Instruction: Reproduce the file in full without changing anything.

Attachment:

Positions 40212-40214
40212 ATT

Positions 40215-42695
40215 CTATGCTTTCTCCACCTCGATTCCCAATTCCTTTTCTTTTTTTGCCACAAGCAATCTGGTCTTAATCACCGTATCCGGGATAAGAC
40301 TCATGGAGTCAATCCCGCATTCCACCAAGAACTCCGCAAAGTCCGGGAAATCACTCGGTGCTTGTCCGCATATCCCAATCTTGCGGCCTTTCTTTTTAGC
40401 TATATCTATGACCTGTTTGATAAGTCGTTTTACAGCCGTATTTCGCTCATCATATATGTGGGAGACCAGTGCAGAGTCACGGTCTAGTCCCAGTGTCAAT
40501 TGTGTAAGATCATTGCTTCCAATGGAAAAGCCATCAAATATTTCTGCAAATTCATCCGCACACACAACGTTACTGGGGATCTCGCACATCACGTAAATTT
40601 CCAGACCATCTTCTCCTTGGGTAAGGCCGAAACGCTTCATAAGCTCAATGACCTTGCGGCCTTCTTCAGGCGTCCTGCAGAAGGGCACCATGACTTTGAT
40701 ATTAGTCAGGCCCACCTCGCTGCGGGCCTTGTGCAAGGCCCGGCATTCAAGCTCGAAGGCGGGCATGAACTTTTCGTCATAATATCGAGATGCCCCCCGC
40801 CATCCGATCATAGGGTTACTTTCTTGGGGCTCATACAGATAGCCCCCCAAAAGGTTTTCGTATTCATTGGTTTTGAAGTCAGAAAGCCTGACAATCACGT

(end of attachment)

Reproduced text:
Positions 40212-40214
40212 ATT

Positions 40215-42695
40215 CTATGCTTTCTCCACCTCGATTCCCAATTCCTTTTCTTTTTTTGCCACAAGCAATCTGGTCTTAATCACCGTATCCGGGATAAGAC
40301 TCATGGAGTCAATCCCGCATTCCACCAAGAACTCCGCAAAGTCCGGGAAATCACTCGGTGCTTGTCCGCATATCCCAATCTTGCGGCCTTTCTTTTTAGC
40401 TATATCTATGACCTGTTTGATAAGTCGTTTTACAGCCGTATTTCGCTCATCATATATGTGGGAGACCAGTGCAGAGTCACGGTCTAGTCCCAGTGTCAAT
40501 TGTGTAAGATCATTGCTTCCAATGGAAAAGCCATCAAATATTTCTGCAAATTCATCCGCACACACAACGTTACTGGGGATCTCGCACATCACGTAAATTT
40601 CCAGACCATCTTCTCCTTGGGTAAGGCCGAAACGCTTCATAAGCTCAATGACCTTGCGGCCTTCTTCAGGCGTCCTGCAGAAGGGCACCATGACTTTGAT
40701 ATTAGTCAGGCCCACCTCGCTGCGGGCCTTGTGCAAGGCCCGGCATTCAAGCTCGAAGGCGGGCATGAACTTTTCGTCATAATATCGAGATGCCCCCCGC
40801 CATCCGATCATAGGGTTACTTTCTTGGGGCTCATACAGATAGCCCCCCAAAAGGTTTTCGTATTCATTGGTTTTGAAGTCAGAAAGCCTGACAATCACGT